Hawaii had to reduce its reliance on imported fossil fuels to provide its residents an affordable and reliable energy supply. Distributed generation in the form of a mix of residential solar, community solar, wind, and storage provided the solution.

In 2015, with more than 500MW of solar coming online in just 5 years, Hawaiian Electric (HECO) became concerned about the stability of Oahu’s grid. HECO engineers considered the prospect of having to manually reprogram 800,000 solar microinverters across 51,000 homes, a task which was estimated to cost in the tens of millions of dollars. In working with Enphase, the two companies’ engineering teams could remotely connect to and adjust inverter settings. So, literally with the push of a button, Enphase upgraded 800,000 of its microinverters remotely, roughly 60% of Oahu’s distributed solar capacity at the time. No truck rolls. No field calls. In terms of Oahu’s total energy mix, these microinverter systems provide up to approximately 140MW, or nearly as much power as the state’s largest conventional power plant.

“Enphase Energy successfully upgraded the operating behavior of approximately 154 MW of its smart microinverter capacity installed in Hawai'i to achieve interim ride-through settings for customers on the islands of O’ahu, Hawai’i, Moloka’i and Lana’i". - Hawaii Public Utilities Commission.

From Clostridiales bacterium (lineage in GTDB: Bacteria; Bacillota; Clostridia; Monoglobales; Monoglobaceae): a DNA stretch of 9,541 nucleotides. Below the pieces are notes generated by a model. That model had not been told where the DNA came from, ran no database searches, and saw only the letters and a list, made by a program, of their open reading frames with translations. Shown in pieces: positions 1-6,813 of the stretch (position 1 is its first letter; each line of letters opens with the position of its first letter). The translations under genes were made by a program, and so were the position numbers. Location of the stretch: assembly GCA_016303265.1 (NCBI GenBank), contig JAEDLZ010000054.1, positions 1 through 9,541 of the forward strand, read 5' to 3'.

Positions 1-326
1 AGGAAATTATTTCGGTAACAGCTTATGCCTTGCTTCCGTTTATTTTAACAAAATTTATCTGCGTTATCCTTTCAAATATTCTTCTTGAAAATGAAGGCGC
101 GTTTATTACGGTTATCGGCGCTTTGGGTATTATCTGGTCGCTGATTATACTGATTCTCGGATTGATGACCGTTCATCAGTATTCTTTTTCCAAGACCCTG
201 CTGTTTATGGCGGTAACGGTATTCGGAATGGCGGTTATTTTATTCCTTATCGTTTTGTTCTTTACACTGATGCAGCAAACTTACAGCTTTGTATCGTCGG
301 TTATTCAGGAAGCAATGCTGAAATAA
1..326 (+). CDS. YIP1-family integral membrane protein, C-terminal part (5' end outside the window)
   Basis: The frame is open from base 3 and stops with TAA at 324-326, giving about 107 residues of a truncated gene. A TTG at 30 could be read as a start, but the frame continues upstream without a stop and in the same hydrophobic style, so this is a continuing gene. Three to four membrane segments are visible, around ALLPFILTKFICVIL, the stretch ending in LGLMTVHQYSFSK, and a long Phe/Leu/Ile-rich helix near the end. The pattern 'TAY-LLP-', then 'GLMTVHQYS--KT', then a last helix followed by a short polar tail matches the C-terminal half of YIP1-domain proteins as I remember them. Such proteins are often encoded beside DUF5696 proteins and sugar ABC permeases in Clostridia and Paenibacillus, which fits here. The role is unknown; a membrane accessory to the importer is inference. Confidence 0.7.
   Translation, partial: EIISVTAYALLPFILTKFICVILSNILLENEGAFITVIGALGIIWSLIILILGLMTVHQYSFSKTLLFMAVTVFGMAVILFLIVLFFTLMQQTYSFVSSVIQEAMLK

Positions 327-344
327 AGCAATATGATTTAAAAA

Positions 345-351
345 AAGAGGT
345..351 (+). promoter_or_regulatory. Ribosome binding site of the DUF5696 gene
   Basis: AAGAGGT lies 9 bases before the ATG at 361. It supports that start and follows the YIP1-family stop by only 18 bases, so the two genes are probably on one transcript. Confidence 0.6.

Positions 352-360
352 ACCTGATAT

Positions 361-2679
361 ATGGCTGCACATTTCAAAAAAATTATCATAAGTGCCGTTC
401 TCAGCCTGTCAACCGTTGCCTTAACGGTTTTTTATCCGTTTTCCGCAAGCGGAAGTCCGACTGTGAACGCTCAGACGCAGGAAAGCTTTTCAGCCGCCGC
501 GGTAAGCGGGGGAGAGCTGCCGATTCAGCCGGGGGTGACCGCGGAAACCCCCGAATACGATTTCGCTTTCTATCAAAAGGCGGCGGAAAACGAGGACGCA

The unprecedented event made headlines  around the world.

What happened in Hawaii was made possible by our built-in, proprietary two-way data-over-powerline connection used to monitor every one of our microinverters. In 5-minute increments, Enphase Microinverters send data to our powerful bi-directional communications gateway, the Envoy. This device communicates not only to our microinverters, but also sends and receives data to and from the grid to ensure that voltage ranges are adhered to. With the power of a software-defined inverter, Enphase can ensure the overall stability of the grids in which they operate - now and in the future. This is how you future-proof your solar investment. Applying the same technology in India, with its thousands of commercial and large-scale projects, means that solar asset managers who choose Enphase will minimise their operations and maintenance costs, while local utilities will benefit from smart devices that can adapt to what the future might demand. We think this is a smart approach.